Monday Headline: North Korea Ups The Ante – Again
North Korea Making Additional Moves Toward Confrontation
Following days of increasingly hostile rhetoric, North Korean leader Kim Jong-il met with lawmakers to set out their priorities, which included declaring that nuclear weapons were “the nation’s life.” Over the weekend, North Korea said it had entered a “state of war” with the South and also cut off further communications with its neighbor.
The fear expressed by some is that the regime is painting itself into a corner. Rep. Peter King, a member of the House Homeland Security Committee, believes that Kim Jong-un is “trying to establish himself” and “keeps going further and further out. And I don’t know if he can get himself back in.”
In South Korea, however, the fear is more tangible, as is the cost of underestimating Pyongyang’s threats. And many South Koreans have lost confidence that the West, namely the US, will take retaliatory action if Pyongyang does more than just talk.
US Administration Taking Bluster Seriously
Despite doubts among the South Koreans, Victor Cha of the Center for Strategic and International Studies agrees that while many easily dismiss Pyongyang’s recent sabre-rattling, the US government is taking the potential threat seriously.
While many analysts and media pass over Pyongyang’s rhetoric as harmless blather, actions by the U.S. government over the past couple of weeks demonstrate the seriousness with which it takes the threat. These actions each constitute a direct response to North Korean provocations,” contends Cha in a recent interview.
South Koreans Losing Confidence In US Willingness To Respond
A recent Asan Institute for Policy Studies survey found 66 percent of South Koreans said they wanted their country to develop nuclear weapons to ward off attacks from North Korea. This change, writes Gordon Chang in World Affairs, demonstrates a dangerous erosion of confidence and in the effectiveness of deterrence itself.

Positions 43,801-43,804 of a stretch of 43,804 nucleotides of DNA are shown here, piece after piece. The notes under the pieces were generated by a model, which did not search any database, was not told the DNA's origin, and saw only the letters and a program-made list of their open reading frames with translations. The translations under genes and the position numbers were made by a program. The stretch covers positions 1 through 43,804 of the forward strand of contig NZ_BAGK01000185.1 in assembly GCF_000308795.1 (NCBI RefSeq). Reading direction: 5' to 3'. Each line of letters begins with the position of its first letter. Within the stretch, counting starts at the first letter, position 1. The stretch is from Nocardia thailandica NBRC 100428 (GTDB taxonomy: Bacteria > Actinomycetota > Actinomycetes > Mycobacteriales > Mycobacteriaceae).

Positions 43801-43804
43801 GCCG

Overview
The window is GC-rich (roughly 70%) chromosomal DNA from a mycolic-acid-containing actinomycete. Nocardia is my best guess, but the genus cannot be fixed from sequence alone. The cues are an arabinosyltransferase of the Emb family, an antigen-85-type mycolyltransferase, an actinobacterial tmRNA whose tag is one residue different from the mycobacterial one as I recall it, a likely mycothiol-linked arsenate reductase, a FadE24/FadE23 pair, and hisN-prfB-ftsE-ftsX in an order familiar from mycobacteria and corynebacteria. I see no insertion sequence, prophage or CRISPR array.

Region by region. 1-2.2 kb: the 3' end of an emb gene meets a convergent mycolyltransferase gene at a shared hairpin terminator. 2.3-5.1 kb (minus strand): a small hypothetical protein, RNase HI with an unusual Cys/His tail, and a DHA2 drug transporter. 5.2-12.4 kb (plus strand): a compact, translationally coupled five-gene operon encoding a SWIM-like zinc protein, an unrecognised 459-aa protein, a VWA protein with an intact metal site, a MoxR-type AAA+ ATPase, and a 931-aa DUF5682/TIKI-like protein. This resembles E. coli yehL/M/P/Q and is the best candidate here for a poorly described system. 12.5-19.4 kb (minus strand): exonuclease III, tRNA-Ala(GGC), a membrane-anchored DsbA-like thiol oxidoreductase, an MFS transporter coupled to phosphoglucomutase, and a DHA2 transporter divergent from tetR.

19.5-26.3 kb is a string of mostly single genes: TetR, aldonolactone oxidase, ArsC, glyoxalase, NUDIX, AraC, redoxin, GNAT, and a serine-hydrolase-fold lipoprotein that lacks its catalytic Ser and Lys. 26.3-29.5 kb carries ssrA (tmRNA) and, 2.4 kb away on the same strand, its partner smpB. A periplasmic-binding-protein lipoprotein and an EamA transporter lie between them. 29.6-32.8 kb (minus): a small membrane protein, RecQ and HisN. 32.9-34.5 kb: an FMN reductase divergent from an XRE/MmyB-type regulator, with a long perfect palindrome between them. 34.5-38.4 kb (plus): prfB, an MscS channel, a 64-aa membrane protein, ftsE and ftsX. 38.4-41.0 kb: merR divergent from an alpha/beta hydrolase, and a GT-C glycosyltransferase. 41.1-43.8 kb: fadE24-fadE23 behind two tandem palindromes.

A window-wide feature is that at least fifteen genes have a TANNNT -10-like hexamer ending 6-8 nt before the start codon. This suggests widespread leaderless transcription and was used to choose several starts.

“We said this in the Cold War, and peace was maintained. We seem now to be less inclined to use these terms and, as a result, risk the breakdown of confidence, if not the failure of deterrence itself. We should not be surprised the South Korean public no longer has faith in our ability to defend their homeland—and wants its own nukes,” he writes.
Japanese And South Koreans Need To Form Firmer Ties
J. Berkshire Miller says as important as the US-China relationship will be to keeping North Korea in check, South Korea and Japan will have to place old animosities aside and form a more united front.
“On the foreign policy front, both Park and Abe are left dealing with an intransigent regime in Pyongyang. This presents an opportunity for them to put aside politics in order to cooperate more closely on North Korea. The situation in the Korean peninsula is becoming more volatile by the day and cannot be dismissed as a mere continuation of Pyongyang’s great chess game. There is no better time for GSOMIA to be dusted off and quickly implemented.”